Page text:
TABLE OF CONTENTS

THE THIRD SET: NAN GOLDIN AND DOMINIQUE NABOKOV

Society works in strange ways: in order to have it you must be involved with people. My mother, who never read Proust, believed in an ideal Platonic society—which is to say, a society of people (her children) based on herself. Meanwhile, my mother had become a “nice” person in order to separate herself from her own mother’s family—which is to say, her family had been constituted of people who were not nice. Isn’t that one function of society: to let one become an individual, so that one leaves it?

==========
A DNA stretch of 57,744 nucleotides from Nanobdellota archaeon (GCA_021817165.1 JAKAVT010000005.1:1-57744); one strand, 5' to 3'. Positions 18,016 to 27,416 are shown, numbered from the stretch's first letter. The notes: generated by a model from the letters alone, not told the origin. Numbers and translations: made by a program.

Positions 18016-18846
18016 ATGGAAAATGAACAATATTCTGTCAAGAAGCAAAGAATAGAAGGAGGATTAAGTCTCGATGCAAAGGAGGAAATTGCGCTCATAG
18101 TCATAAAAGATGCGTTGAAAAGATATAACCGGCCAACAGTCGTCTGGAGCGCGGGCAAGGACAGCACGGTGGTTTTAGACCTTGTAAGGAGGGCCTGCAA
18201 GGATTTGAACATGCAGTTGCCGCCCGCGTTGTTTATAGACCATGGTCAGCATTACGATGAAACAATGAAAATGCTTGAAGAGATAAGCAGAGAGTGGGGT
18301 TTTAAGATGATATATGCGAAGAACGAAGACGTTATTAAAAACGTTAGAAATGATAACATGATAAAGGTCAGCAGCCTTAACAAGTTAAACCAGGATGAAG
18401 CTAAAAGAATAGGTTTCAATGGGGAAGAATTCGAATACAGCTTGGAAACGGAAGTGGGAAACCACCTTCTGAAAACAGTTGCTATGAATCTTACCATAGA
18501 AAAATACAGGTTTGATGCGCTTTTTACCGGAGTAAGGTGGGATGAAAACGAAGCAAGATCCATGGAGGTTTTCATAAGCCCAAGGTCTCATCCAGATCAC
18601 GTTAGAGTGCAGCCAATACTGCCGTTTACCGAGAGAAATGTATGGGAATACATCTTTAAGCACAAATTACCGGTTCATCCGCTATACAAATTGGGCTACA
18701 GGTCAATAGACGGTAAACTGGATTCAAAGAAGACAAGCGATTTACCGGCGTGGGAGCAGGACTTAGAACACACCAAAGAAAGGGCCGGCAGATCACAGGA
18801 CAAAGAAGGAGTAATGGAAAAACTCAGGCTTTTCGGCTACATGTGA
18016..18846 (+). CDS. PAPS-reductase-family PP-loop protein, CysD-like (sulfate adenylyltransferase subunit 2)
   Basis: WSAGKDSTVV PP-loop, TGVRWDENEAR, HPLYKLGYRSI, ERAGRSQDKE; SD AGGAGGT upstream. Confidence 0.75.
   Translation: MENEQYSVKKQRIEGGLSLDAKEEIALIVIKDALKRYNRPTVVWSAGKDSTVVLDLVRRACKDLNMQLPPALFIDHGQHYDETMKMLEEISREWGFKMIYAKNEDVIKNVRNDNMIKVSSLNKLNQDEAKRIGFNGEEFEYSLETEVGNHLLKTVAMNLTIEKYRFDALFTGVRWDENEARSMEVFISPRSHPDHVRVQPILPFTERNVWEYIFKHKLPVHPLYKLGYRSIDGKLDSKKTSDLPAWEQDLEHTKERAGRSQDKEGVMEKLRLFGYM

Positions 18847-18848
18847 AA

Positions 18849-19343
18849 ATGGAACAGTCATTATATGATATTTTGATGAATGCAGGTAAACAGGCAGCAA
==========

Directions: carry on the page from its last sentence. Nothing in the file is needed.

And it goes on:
Mostly what we “like” in photographs is what we recognize as emotion in them; a decisive emotional moment made evident. What I recognize in Nan Goldin’s photographs are people leaving the self she has photographed for another self she may or may not have the opportunity to photograph in the future. Nan Goldin herself leaves things behind also, just because she has photographed them, so that they

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